AutoMatters & More: Lifehammer Evolution & “Extreme Weather”

Lifehammer Evolution

The folks at Lifehammer are from The Netherlands. Their ancestors forever popularized wooden shoes (the original ‘safety shoes’). As I learned at this year’s AAPEX automotive trade show in Las Vegas (held in conjunction with the SEMA Show), their present day descendants are uber fans of Max Verstappen – Formula 1’s latest superstar racing driver (watch his virtuoso performance in the last 10 laps of the 2016 Brazilian Grand Prix).

Lifehammer develops high quality car safety products. According to the Lifehammer story, in 1982 in Germany, Helmut Lechner got trapped in his upside down car after an accident. He was hanging from his seatbelts and could not disconnect them, nor could he open a door or a window. Fortunately he was able to survive until emergency personnel arrived and rescued him, but he used his terrifying experience as motivation to develop a tool to address both of those life-threatening situations. He invented the world’s first automotive safety hammer with an integrated seatbelt cutter. He called it the Lifehammer. Today’s new, time-tested Lifehammer is called the Safety Hammer Classic Glow. It glows in the dark and features a double-sided hammerhead, seatbelt cutter and an included two-way mounting system.

The Lifehammer Evolution eliminates the need to swing a hammer to break a car’s window. Instead, the Evolution is automatic. When the end of the Evolution hits the window, a ceramic hammerhead forcefully springs out, shattering the automotive safety glass. You can see how to do this by watching an instructional video on the Evolution’s product page on the company’s website (www.LifehammerProducts.com), but basically you just move the business end of the Evolution towards the window, following through with one continuous motion as the glass shatters. Do not use this tool to break non-safety glass, as dangerous shards of glass could fall and cause serious injuries.

The evolution also includes a seatbelt cutter and an adjustable mount that can be easily attached to the plastic outer wall of a car’s door pocket.

The Lifehammer Evolution, as well as other Lifehammer products, are available from Amazon.com and other retailers.

“EXTREME WEATHER”

In the IMAX film “Extreme Weather,” we are reminded that weather is both a force of creation and destruction that is growing more extreme. Average global temperatures have risen 1-1/2 degrees Fahrenheit in the last 150 years. Our air and water interact in a vast, complex system.

Accelerated melting of glacier ice contributes to rising sea levels that threaten coastal communities with widespread flooding. Powerful tornadoes cause loss of life and tremendous destruction. Some regions are experiencing longer droughts, which fuel forest fires. In the last decade more than 150 million people have lost their homes to extreme weather events.

Our guides in this journey are National Geographic Emerging Explorer Dr. Erin Pettit, scientist Justin Walker and the men and women of CAL FIRE (the California Department of Forestry and Fire Protection). They strive to better understand the dynamics of our planet’s natural forces. Thanks to their courage we are able to witness close-up views of melting glaciers in Alaska, whereby massive, 400-feet tall chunks of ice shear off in a process known as calving and come crashing down into the water below, where they melt; see destructive and unpredictable tornadoes in Oklahoma, as researchers race to predict their path so that they can place sensor pods to do research; and join firefighters as they bravely battle drought-fueled, 150-feet tall, rapidly moving walls of flame in California’s raging wildfires. All of these weather-related events are interconnected.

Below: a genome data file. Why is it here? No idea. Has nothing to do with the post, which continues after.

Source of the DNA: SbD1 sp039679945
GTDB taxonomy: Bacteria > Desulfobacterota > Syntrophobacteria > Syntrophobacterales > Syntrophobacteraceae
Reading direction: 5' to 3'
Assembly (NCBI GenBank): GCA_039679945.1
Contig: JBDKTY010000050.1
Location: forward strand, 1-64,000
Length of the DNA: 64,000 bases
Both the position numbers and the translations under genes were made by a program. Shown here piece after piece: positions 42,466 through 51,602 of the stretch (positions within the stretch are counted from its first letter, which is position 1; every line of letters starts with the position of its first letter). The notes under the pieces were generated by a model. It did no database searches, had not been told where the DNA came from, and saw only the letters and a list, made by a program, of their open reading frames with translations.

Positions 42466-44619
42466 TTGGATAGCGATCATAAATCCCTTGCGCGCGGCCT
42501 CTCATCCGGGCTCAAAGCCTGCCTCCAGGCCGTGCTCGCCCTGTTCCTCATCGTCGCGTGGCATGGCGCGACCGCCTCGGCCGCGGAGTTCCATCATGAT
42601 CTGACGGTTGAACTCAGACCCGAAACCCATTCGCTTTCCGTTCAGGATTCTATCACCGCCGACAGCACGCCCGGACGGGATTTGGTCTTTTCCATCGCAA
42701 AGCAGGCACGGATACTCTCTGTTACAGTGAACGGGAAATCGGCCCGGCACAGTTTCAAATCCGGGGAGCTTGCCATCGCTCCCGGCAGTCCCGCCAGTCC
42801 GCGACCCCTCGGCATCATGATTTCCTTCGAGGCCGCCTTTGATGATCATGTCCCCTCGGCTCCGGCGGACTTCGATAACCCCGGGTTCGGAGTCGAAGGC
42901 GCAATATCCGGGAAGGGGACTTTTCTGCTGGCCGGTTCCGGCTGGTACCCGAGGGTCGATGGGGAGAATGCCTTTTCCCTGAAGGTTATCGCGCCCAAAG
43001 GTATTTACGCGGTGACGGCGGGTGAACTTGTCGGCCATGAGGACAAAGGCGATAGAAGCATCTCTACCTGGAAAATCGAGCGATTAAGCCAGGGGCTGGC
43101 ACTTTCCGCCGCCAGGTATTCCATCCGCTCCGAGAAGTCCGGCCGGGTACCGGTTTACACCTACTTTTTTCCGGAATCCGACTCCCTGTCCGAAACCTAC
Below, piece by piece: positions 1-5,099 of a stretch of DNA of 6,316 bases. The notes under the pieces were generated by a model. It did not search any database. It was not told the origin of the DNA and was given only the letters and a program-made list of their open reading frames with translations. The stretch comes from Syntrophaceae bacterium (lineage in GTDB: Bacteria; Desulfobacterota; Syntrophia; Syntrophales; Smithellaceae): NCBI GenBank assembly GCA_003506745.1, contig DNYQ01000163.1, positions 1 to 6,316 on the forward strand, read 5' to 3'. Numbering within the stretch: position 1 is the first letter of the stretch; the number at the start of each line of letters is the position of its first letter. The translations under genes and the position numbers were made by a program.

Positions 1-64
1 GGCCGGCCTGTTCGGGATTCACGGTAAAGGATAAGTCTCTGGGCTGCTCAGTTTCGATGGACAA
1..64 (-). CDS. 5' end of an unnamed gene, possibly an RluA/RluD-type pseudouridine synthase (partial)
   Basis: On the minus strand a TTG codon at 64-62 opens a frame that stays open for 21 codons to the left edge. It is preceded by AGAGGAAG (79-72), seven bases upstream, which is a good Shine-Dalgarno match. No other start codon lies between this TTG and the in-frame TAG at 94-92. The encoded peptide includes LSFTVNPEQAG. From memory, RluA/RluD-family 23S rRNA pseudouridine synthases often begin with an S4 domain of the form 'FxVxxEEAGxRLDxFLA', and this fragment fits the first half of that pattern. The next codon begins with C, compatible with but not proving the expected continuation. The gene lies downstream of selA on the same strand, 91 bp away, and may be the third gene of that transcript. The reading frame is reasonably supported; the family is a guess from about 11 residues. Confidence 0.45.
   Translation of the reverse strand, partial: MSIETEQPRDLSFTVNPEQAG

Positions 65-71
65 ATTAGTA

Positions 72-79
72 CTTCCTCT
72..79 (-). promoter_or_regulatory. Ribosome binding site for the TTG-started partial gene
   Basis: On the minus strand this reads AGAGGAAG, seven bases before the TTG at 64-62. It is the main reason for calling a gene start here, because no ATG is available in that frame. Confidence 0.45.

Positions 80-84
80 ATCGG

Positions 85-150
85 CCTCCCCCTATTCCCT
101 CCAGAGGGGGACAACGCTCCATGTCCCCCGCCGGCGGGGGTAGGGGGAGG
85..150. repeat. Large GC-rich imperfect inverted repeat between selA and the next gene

In a glacier, inland snow compacted into ice once took 500 years to inch its way to the ocean, but Alaska is losing billions of tons of ice every year. Dr. Pettit and her team are studying Dawes Glacier to determine how quickly it is melting.

The study of tornadoes is extremely dangerous and difficult, as research pods are hammered into the ground mere moments away from deadly winds. Their direction is unpredictable and the average tornado only lasts seven minutes.

In wildfires the heat is so intense that it creates its own weather system, forming giant cloud structures called pyrocumulus. The rising air sucks in oxygen along the ground, fueling the flames.

“Extreme Weather” is playing now in the Eugene Heikoff and Marilyn Jacobs Heikoff Giant Dome Theater of the Fleet Science Center in San Diego’s Balboa Park. For tickets and show times visits http://www.rhfleet.org/shows/extreme-weather.

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Copyright © 2016 by Jan Wagner – AutoMatters & More #463

Copyright © 2018, Del Mar Times
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